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Chatterbox Corner: Aces will bring Vegas its first professional title

Life has a funny way of playing out.

For a city that has longed for a professional sports team for all of my life and going back even further than that, Las Vegas finally has multiple teams to cheer for.

So long are the days of cherishing and reliving the lone national championship for UNLV men’s basketball from 1990.

Or are they?

The first professional team to make their way to Sin City was the Vegas Golden Knights.

How did they respond to critics who questioned whether a move to Vegas would be a good idea?

The Knights responded by becoming the best expansion team in history, checking off record milestones in their inaugural season.

Vegas won it’s division in its first year on the way to a berth in the postseason.

During the postseason, the Knights would sweep Los Angeles, extinguished San Jose in six games and ousted Winnipeg in five games.

The valiant run would end in the Stanley Cup Finals to the Washington Capitals in five games.

All during the Knights’ historic run, I couldn’t help but feel that the seemingly impromptu title run would fall short of the ultimate goal.

For some reason, I’ve always felt Vegas’ first professional title would be brought to the valley by the Aces.

Having moved from San Antonio to Las Vegas looking for a new identity, three years in, the Aces have carved out something special.

Formerly the Stars, the Las Vegas franchise had lost five times in the conference semifinals while in San Antonio.

The team lost in the conference finals once and lost in the WNBA Finals once.

Ironically enough, the team lost to a Detroit Shock team headed by current head coach Bill Laimbeer.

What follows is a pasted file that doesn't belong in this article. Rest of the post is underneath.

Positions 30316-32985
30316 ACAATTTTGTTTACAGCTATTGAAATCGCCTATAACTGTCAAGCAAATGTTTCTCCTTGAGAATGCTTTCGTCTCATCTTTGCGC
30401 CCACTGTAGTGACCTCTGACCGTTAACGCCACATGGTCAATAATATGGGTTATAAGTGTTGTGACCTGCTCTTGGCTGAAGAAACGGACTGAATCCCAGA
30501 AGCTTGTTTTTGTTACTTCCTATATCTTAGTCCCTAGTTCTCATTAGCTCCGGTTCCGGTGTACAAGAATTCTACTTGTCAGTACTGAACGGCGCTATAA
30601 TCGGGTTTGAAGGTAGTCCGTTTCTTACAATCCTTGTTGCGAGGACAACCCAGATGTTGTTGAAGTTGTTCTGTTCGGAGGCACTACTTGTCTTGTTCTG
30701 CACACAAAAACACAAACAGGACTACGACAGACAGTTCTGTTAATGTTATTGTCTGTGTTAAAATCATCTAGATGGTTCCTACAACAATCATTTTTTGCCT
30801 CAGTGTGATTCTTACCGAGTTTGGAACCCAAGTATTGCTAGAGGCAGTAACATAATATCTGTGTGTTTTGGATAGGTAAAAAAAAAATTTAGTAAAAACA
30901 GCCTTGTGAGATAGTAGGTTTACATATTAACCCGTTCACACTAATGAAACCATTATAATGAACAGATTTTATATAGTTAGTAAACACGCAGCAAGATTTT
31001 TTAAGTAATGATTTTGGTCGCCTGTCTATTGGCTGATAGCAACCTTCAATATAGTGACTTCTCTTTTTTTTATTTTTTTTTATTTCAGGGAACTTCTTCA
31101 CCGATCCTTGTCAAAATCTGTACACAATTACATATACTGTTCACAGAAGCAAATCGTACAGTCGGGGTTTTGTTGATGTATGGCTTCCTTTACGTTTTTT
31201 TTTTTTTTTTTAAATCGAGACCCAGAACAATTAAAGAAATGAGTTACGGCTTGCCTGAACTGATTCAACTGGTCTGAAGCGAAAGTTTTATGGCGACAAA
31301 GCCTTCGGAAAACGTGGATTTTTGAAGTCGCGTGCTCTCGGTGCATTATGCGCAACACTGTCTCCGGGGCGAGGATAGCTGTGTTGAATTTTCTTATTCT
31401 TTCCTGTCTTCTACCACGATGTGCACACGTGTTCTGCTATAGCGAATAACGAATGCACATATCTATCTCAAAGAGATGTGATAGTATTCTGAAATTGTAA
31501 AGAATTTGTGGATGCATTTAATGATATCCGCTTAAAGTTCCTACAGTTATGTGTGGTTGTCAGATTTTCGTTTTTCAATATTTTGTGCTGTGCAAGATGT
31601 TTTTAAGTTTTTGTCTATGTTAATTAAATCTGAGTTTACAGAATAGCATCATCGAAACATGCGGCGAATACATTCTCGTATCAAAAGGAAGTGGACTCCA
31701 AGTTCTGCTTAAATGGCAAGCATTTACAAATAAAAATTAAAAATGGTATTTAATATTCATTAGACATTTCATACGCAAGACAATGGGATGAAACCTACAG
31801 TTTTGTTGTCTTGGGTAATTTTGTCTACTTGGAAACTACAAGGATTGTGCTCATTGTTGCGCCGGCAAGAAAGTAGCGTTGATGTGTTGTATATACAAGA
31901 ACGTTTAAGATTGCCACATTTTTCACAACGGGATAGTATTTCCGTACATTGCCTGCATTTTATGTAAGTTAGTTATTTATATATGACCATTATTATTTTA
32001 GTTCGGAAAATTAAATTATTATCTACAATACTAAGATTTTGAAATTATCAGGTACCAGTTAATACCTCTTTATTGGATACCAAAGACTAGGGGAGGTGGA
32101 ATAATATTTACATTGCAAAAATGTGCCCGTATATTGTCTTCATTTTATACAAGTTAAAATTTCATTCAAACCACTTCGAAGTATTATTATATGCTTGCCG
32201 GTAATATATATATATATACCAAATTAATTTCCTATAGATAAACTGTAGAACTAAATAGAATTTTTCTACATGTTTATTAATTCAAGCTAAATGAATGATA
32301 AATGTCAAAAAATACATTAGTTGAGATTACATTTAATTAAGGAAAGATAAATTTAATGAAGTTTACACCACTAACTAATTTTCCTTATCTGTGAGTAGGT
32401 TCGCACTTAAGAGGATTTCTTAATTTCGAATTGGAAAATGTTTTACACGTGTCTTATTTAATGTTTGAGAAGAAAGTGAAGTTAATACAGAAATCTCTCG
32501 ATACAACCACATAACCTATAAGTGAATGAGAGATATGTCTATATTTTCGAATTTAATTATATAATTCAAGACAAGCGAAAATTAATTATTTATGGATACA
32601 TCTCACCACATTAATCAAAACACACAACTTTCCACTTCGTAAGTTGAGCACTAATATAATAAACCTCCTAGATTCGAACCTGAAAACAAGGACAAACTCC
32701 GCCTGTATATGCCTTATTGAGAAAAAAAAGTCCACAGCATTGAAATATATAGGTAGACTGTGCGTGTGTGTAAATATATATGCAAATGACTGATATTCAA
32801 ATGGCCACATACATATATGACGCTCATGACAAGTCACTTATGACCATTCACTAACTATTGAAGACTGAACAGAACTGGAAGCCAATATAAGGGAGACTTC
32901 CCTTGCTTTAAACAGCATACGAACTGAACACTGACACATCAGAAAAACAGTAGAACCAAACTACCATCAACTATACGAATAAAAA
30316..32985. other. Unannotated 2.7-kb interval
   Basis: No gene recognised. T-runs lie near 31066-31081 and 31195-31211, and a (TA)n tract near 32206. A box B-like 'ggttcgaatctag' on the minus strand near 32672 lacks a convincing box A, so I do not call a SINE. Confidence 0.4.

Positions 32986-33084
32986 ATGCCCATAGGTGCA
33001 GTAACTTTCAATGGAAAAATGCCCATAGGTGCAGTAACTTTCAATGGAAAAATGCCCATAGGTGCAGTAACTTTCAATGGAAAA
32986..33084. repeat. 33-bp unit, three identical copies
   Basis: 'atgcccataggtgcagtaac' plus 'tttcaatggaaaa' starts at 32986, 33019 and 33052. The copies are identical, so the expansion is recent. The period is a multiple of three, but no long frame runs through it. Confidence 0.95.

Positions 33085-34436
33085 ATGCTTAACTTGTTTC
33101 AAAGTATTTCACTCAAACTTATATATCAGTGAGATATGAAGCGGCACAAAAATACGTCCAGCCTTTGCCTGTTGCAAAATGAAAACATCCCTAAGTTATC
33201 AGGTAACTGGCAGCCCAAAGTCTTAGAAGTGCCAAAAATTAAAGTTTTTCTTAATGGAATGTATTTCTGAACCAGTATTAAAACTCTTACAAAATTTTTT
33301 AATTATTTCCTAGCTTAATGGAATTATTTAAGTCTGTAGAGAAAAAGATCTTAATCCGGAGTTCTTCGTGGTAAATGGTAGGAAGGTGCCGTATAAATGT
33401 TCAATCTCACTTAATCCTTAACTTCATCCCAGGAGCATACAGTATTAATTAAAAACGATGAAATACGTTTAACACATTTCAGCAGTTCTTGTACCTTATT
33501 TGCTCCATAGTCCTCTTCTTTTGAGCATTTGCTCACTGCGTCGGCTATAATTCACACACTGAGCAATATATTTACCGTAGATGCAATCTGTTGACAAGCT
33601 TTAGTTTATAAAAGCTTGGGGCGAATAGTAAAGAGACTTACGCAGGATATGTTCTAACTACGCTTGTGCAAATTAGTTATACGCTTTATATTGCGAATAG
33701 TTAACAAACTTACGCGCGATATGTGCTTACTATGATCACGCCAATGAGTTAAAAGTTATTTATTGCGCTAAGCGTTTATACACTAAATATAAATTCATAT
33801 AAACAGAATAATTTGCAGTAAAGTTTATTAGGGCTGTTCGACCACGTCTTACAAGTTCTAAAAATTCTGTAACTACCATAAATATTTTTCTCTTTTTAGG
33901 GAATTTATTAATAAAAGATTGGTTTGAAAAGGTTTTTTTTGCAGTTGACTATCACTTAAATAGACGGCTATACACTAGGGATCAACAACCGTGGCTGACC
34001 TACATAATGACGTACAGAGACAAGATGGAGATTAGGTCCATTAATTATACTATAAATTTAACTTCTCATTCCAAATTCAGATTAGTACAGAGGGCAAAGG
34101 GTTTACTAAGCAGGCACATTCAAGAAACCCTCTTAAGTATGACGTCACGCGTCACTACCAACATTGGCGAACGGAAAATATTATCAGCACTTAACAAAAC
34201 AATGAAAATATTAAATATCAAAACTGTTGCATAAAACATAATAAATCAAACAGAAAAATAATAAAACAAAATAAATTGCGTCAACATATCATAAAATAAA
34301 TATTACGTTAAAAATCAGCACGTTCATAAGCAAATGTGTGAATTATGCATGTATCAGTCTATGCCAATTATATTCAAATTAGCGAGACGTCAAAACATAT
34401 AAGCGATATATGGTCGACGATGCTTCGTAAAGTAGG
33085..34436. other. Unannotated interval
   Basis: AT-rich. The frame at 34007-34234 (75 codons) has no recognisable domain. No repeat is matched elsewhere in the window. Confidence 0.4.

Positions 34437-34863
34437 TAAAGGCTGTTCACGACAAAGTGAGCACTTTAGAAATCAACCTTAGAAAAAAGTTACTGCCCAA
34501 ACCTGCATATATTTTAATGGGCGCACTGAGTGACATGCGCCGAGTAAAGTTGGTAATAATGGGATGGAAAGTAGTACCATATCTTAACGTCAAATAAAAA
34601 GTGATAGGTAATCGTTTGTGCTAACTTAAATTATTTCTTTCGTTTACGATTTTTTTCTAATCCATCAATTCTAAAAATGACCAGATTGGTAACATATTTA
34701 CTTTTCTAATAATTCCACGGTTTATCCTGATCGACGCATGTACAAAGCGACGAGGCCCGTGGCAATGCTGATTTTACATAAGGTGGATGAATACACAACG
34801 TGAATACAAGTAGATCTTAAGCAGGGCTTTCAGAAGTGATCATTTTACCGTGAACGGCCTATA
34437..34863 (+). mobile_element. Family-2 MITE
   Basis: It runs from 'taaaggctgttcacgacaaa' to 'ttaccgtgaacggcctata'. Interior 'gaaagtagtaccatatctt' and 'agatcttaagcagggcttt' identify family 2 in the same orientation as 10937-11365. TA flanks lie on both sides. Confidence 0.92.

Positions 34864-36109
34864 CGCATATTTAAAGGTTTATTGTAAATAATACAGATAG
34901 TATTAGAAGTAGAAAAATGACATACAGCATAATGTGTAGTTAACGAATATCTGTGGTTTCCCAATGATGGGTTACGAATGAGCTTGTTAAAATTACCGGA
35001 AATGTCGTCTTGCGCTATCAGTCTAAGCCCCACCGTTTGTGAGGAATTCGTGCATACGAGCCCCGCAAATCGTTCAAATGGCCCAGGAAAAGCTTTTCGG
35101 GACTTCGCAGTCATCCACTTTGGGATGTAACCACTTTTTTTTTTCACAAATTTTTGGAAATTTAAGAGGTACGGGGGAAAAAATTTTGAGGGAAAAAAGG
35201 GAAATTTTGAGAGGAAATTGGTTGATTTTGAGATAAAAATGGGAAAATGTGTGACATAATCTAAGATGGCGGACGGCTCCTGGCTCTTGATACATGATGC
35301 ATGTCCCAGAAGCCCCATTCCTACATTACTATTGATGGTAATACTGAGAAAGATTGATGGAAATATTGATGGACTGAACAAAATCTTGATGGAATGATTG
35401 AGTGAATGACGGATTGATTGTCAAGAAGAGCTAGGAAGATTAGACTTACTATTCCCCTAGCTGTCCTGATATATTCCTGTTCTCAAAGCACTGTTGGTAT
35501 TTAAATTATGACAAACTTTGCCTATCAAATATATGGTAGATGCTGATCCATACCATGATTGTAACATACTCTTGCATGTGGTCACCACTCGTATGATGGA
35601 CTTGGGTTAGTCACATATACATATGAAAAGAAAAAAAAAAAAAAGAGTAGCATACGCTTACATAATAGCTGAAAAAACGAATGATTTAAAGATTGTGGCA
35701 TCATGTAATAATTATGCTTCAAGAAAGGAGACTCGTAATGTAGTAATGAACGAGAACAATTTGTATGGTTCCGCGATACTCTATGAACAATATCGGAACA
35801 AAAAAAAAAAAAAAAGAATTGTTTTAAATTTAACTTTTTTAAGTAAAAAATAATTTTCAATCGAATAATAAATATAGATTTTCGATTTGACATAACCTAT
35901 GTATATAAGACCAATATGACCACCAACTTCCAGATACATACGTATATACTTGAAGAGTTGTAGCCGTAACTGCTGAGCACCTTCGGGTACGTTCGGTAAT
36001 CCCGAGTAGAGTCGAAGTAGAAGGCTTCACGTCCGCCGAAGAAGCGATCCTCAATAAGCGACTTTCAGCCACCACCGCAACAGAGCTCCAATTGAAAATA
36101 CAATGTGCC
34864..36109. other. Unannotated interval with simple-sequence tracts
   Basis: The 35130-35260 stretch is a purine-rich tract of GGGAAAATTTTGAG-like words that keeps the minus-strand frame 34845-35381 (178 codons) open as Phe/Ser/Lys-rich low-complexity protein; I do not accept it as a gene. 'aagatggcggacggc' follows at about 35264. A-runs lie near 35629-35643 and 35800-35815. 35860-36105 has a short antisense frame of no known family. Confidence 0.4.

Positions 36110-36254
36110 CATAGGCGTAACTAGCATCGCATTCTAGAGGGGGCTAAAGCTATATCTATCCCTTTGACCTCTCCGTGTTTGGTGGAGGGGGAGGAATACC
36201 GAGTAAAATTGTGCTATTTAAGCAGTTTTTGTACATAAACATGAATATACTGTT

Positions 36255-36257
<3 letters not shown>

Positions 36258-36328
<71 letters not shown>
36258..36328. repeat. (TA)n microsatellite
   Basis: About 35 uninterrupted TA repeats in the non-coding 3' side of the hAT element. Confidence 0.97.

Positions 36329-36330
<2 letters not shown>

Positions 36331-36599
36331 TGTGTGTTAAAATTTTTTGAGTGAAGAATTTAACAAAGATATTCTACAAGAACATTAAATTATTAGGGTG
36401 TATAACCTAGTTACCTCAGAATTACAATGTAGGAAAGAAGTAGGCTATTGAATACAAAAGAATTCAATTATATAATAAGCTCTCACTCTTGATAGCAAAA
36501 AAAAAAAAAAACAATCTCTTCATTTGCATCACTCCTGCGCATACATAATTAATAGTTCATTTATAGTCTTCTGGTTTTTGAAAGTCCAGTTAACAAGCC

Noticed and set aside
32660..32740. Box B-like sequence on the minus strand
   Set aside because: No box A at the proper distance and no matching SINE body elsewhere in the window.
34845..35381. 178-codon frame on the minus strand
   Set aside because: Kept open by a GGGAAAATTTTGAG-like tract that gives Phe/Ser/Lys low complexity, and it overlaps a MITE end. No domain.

The one player who has their jersey retired by the franchise, Becky Hammon, led the then-Silver Stars into the championship series.

Hammon is now an assistant coach for the San Antonio Spurs in the National Basketball Association.

Prior to moving to San Antonio, the franchise played in Utah for six seasons. While there, the team lost once in the conference semifinals and once in the conference finals.

However since the relocation and rebranding here in Vegas, the team has moved one step closer to a title every season.

In 2018, the Aces missed out on a postseason berth by a ½ game.

Earlier that season, Vegas had to forfeit a game due to travel concerns. The team later learned the game would’ve been cancelled.

The following season, the Aces returned and finished the year No. 2 in the Western Conference.

In addition, they beat the Chicago Sky, 93-92 to advance to their first league semifinals since that title run in 2008.

Vegas’ title hopes would end in four games after losing to the eventual champion, Washington Mystics.

Fast forward through the long offseason and this year’s Aces team finished as the best team in the WNBA this year.

Furthermore, the team was home to the league’s Most Valuable Player in A’ja Wilson.

In her third year, she averaged 20.5 points per game and 8.5 rebounds per game on the way to her first MVP award.

She was boosted by big moments from teammates like Angel McCoughtry, Dearica Hamby and Jackie Young.

McCoughtry has come over as the experienced veteran looking to be the missing piece to a young, contending team.

McCoughtry’s 14.4 points per game average was good for second on the team.

For a second consecutive season, Hamby was named the league’s Sixth Woman of the Year.

Her 13 ppg average came from her shooting 54 percent from the field including 47 percent from three-point range.

If Vegas does complete the run for the title this year, it will have to do it without Hamby who suffered a right knee injury in game three against the Connecticut Sun.

Lastly, Young has bounced back successfully from a rough rookie season to average 11 ppg, 4.3 rebounds per game and 3 assists per game.

Her improvement from year one to year two is a primary reason, the Aces were able to take the league’s best record.

Keep in mind, Vegas did this all without fellow stars Liz Cambage and Kelsey Plum.

Cambage received a medical exemption to sit out the season due to fear of being exposed to the coronavirus.

Plum missed the entire season after tearing her achilles prior to the season’s start.

Needless to say, whether the Aces win it all this year or not, this team may be in the best position to bring Las Vegas it’s first professional championship.


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